Chamber Singers host Cabaret as first live vocal performance for 2020-21

Seniors+Gabe+McGuire%2C+Tom+Drabkin%2C+and+Andrew+Duke+%28left+to+right%29+line+up+in+their+order+as+the+opening+act+in+the+2021+Cabaret.+The+trio+performed+%22Man+of+Constant+Sorrow%22+from+O+Brother%2C+Where+Art+Thou%2C+set+in+rural+Mississippi+in+1937.

Caitlin Leiker

Seniors Gabe McGuire, Tom Drabkin, and Andrew Duke (left to right) line up in their order as the opening act in the 2021 Cabaret. The trio performed “Man of Constant Sorrow” from O Brother, Where Art Thou, set in rural Mississippi in 1937.

The third annual Chamber Singers Cabaret took place on Feb. 20 near Gorham, Kan., in a barn on Lisa and Bruce Brooksher’s property (parents of junior Chamber Singer Carson Brooksher).

Being the first vocal performance since last March due to COVID-19, the group took many precautions to mitigate the risk of any spread.

Seating was spaced six feet apart, with nearly four times that distance between the stage and the first row of audience members, and everyone was required to wear masks. Masks were only removed by performers while they were on stage to sing.

“No solution is perfect,” vocal director Alex Underwood said. “‘Perfect’ is literally isolate and never be around other people for any reason. Anytime that we’re not doing that specific thing, I feel like we’re taking some kind of risk, so my hope is that this was a low-risk situation.”

The barn on the Brooksher property served as the venue for the 2021 Cabaret, with spaced-out seating, ventilation, and masks to reduce the risk of COVID-19.

About five weeks of preparation went into the final performance, with Underwood greenlighting nearly every song the students came to him with, from deep and heartfelt to outrageous and comedic.

“They have a lot of opinions about what it is they want to sing,” Underwood said. “If they’re auditioning for performances, for schools, for scholarships, whatever, they need to have a diverse repertoire book. If students have no idea what they want to sing or if they want me to recommend something, the first lesson is a 30-minute session where we just listen to music that I think would suit their voice.”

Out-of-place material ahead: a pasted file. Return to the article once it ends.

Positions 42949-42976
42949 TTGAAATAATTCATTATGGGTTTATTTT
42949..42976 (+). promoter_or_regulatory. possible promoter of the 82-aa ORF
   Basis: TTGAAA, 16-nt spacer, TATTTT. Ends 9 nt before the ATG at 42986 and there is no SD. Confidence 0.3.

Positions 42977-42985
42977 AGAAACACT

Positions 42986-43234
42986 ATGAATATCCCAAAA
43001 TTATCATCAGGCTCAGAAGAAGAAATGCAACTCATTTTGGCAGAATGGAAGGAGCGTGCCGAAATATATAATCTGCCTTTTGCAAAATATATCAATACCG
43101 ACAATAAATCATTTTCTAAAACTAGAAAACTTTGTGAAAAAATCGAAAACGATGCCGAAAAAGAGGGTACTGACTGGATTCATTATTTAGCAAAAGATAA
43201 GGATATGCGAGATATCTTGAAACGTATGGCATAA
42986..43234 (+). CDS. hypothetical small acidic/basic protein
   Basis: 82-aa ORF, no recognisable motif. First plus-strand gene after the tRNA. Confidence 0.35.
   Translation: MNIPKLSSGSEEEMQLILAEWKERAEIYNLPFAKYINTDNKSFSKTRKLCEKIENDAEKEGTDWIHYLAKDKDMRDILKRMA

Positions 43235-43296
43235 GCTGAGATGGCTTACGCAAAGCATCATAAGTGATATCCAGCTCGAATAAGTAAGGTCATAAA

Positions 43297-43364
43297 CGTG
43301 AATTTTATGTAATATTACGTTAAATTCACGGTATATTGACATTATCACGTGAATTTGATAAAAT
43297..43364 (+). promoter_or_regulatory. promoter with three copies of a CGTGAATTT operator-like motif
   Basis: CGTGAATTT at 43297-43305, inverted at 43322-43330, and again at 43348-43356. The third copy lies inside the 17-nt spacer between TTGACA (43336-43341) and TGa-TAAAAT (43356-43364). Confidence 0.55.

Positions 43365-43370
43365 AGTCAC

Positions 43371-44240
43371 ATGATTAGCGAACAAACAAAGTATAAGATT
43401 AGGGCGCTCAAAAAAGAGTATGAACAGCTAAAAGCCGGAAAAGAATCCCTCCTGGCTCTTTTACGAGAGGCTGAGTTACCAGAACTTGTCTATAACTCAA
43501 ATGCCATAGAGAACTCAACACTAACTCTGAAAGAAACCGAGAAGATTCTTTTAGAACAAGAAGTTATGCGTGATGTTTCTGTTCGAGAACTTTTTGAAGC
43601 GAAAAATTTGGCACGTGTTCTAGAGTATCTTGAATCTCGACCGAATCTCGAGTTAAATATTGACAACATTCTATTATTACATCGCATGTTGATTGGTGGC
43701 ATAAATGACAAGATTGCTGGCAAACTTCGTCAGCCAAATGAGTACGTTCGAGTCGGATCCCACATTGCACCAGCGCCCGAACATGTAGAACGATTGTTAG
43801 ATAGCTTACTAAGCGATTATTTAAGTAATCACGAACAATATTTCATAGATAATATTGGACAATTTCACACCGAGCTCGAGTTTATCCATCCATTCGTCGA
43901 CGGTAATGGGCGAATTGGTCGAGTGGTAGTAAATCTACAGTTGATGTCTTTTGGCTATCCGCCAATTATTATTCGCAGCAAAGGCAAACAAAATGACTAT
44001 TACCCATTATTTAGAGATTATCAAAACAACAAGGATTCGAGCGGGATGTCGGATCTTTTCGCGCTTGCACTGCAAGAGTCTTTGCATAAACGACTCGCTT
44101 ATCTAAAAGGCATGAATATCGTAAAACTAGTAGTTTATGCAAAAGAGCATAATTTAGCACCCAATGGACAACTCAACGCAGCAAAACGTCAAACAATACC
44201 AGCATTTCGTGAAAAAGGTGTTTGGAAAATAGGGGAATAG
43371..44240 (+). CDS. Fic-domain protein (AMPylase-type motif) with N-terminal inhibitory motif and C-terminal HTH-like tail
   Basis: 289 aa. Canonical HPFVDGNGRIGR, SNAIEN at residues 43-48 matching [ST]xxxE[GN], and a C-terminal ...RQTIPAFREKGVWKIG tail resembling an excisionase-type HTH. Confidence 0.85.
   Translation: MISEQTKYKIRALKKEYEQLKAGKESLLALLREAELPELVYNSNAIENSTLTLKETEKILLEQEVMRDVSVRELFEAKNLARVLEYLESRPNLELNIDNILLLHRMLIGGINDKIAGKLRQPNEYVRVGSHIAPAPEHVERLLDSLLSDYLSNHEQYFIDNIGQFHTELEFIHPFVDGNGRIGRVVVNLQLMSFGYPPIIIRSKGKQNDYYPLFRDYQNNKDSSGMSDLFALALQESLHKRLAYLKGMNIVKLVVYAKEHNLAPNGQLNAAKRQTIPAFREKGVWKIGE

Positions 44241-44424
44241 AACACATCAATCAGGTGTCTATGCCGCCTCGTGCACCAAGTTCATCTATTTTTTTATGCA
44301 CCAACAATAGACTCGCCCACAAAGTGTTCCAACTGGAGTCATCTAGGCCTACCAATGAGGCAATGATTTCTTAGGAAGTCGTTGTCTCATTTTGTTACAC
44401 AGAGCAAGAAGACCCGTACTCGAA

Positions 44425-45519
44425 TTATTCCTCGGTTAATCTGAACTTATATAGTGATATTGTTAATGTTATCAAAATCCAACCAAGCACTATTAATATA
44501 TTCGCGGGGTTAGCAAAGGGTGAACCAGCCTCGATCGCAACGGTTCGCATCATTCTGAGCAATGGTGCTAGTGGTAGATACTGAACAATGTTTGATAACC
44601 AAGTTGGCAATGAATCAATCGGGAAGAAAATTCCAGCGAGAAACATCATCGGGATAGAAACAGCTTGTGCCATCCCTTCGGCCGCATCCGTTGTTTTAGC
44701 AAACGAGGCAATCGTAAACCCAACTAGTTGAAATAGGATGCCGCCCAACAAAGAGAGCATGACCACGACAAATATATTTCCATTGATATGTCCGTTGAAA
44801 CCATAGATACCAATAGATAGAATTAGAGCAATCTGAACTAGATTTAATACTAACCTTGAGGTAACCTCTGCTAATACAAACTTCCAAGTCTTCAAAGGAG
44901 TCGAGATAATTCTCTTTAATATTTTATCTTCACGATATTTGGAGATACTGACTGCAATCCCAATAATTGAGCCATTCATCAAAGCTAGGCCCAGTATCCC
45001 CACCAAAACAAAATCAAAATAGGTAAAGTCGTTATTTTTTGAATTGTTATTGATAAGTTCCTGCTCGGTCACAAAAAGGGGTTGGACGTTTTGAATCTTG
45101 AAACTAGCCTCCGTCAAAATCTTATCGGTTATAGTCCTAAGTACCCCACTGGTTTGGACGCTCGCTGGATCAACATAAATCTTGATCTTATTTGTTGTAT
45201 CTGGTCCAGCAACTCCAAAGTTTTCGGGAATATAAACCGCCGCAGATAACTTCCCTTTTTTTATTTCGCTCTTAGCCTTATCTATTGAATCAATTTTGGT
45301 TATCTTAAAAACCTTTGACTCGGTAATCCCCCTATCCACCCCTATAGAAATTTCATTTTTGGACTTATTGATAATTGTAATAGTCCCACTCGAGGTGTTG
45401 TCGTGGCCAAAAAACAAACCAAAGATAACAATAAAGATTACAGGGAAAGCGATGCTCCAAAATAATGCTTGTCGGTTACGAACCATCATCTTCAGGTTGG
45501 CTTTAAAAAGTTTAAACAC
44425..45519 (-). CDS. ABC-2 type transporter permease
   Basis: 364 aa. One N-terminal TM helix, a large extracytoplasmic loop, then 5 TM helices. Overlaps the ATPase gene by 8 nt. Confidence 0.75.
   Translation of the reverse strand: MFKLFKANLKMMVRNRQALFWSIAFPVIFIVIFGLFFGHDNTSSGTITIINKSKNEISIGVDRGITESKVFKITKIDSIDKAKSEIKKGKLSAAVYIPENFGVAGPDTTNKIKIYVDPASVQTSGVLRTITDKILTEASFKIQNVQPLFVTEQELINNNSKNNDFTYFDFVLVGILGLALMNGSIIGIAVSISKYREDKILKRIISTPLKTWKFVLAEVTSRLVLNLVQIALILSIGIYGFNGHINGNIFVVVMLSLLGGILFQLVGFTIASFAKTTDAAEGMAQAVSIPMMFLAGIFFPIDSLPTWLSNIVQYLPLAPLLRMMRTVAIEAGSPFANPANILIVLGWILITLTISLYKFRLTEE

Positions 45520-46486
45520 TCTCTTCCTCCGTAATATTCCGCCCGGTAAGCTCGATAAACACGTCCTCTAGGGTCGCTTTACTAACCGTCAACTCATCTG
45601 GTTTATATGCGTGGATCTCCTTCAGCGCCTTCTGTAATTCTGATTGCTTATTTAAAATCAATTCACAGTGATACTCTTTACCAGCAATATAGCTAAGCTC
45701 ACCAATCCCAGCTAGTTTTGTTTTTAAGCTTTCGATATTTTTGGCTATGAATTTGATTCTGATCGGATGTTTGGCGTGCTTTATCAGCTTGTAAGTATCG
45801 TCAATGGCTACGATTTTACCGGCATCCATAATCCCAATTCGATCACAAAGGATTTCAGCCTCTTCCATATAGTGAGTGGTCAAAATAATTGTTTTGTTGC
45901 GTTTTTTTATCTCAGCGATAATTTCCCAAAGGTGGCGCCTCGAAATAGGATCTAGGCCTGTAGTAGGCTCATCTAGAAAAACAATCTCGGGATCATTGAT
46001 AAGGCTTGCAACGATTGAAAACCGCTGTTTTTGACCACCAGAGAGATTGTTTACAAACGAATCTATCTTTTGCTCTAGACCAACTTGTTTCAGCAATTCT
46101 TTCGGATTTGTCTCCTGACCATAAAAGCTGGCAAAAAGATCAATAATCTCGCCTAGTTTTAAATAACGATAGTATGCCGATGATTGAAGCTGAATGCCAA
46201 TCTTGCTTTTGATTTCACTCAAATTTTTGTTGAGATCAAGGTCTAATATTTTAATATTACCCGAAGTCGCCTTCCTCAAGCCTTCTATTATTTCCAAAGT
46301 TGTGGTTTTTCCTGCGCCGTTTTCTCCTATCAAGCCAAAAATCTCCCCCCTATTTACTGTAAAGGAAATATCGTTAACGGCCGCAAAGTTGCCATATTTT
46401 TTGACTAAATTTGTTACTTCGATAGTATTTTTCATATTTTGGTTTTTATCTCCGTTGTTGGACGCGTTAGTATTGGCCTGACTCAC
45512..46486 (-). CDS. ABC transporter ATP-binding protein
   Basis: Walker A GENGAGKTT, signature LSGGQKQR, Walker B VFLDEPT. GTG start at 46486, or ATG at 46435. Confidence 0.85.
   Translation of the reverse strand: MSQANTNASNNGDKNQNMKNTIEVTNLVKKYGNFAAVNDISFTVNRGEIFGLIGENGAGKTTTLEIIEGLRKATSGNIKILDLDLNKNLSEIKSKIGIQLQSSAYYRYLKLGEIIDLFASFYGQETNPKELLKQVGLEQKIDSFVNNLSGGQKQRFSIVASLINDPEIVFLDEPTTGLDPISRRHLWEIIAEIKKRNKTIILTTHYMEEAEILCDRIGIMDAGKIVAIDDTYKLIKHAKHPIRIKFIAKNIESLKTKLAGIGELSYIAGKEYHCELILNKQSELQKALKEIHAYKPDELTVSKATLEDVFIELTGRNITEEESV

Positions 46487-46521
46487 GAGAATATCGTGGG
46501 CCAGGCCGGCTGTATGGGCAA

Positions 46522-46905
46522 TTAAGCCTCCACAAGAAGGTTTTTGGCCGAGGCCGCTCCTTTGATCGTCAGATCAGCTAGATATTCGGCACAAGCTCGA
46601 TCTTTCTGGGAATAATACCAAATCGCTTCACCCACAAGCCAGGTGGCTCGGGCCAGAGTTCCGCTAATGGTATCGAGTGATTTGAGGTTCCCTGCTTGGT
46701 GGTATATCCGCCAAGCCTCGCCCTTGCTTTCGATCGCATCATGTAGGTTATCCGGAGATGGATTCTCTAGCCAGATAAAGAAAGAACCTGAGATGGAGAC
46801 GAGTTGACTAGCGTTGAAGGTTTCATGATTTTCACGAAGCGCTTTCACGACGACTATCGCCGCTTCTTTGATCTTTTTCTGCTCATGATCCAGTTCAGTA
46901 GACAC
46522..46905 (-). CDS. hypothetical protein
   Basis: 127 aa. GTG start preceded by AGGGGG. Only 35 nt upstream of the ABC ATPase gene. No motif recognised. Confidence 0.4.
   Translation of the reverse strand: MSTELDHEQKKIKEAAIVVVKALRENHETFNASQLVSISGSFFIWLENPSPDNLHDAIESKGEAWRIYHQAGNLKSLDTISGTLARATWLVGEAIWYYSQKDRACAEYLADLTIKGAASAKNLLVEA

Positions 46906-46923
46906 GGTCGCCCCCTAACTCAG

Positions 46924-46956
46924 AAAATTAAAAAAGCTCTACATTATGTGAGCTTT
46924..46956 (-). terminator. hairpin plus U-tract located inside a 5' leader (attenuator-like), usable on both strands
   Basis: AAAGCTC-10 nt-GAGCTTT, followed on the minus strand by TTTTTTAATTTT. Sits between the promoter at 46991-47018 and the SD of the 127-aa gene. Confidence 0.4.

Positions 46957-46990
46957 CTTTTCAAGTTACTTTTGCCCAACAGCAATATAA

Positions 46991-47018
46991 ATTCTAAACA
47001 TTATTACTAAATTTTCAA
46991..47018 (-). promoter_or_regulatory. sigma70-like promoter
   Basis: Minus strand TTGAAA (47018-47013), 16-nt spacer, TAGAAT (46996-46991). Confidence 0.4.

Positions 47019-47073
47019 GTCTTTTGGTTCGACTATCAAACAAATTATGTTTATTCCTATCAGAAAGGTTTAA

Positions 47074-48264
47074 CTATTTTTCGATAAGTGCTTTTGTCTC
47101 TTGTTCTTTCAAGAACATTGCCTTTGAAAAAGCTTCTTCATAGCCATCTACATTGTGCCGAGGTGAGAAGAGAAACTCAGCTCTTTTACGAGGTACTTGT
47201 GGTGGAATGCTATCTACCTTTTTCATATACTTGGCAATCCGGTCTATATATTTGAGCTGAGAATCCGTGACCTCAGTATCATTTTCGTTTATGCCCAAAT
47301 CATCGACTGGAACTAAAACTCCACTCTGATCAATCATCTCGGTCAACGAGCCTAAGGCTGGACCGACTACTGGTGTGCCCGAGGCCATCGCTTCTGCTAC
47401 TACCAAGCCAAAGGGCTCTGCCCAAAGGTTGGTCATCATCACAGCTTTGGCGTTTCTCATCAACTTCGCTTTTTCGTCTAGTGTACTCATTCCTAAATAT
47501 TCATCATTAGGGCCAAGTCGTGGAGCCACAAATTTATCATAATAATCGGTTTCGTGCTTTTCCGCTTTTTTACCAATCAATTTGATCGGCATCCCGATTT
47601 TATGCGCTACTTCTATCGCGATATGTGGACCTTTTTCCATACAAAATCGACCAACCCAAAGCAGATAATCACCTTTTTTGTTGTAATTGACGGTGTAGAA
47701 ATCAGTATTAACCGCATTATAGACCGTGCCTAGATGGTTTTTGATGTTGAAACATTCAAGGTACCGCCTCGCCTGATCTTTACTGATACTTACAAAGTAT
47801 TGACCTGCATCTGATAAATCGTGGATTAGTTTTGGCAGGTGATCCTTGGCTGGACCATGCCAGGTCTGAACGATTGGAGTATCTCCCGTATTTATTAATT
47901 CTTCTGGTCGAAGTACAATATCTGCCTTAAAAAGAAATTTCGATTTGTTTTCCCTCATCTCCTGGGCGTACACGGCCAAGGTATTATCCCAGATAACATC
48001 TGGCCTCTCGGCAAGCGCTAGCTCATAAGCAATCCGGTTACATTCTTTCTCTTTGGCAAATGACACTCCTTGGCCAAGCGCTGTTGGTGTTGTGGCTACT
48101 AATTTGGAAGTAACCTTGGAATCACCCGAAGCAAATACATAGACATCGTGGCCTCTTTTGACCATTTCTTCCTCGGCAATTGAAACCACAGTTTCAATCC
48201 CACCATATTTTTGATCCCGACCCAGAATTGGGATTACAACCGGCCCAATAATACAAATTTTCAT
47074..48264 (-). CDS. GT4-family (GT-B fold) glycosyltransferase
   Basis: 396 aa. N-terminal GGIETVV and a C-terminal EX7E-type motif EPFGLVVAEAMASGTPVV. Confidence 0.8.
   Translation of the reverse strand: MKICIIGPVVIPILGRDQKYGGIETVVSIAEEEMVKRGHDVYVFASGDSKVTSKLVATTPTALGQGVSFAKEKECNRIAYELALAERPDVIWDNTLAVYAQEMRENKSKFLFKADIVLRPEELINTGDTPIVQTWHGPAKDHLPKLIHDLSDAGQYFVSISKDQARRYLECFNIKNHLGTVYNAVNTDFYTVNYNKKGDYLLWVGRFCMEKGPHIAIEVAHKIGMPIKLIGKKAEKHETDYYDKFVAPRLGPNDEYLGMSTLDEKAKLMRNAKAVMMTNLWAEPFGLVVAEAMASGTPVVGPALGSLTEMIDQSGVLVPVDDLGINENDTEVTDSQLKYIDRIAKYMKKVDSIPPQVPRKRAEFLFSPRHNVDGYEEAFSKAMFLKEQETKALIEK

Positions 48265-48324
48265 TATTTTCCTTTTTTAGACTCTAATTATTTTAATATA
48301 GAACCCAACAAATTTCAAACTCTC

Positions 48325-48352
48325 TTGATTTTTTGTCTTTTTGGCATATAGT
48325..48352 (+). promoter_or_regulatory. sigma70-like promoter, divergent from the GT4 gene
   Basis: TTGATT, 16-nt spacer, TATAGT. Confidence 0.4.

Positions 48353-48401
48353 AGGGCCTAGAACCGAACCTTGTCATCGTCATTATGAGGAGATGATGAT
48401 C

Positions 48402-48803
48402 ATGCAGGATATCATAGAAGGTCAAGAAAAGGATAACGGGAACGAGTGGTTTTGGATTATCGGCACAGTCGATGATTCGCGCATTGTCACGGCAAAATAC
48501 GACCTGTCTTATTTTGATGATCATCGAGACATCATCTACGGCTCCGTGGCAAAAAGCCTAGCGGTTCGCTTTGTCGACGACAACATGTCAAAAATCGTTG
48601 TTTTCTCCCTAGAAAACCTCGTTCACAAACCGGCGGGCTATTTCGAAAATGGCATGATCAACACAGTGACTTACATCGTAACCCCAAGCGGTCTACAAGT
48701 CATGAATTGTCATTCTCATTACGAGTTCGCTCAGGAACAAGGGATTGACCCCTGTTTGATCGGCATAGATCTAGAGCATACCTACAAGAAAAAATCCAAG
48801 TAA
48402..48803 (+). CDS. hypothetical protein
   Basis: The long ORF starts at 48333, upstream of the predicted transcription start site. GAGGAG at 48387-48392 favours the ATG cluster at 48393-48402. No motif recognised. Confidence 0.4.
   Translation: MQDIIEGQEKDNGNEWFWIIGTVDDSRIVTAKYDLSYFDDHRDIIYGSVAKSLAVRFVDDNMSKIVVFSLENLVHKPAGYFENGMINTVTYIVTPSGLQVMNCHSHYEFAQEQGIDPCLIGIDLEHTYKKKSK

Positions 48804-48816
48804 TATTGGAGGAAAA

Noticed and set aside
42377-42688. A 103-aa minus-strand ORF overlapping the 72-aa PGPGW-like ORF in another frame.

To stay organized throughout the rehearsal period, Underwood and accompanist Dr. Luis Reyes-Duarte set up available times on a running Google document for students to sign up for vocal coaching with them.

During and after the Cabaret performance, Underwood expressed nostalgic feelings for the current class of seniors.

When Underwood first arrived at Hays High School three years ago, the seniors were only sophomores — a fresh batch of entry-level Chamber Singers, diverse in voice and personality. Underwood said he has enjoyed getting to know them and to work with them because of their uniqueness.

“It’s not a one-size-fits-all by any stretch of the imagination, which keeps me on my toes,” Underwood said. “Watching their journey from where they were as sophomores to where they are now, I’m very proud. It’s fun to watch them with such conviction and such confidence, like, ‘This is who I am and what I do.’”

Career-wise, several of the senior Chamber Singers are either performance or education-bound.

“They are the next generation of artists and teachers,” Underwood said. “It’s fun to almost think of them as the next batch of colleagues that we get to have in our field. I feel like I say this a lot, but if this is the future leadership of our world, we are in such good hands.”

With Underwood knowing each of the students’ performances and their goals, he said that this year’s Cabaret was a major success for everyone, especially for the new sophomores getting to show off their individual performances.

“Watching the younger students now, the current sophomores, step out for the first time was also very cool to think about,” Underwood said. “I was thinking, ‘This is where they’re starting, and it’s strong already, so now how am I going to help them become the next senior class of people who are confident and great?’”

21cleiker@usd489.com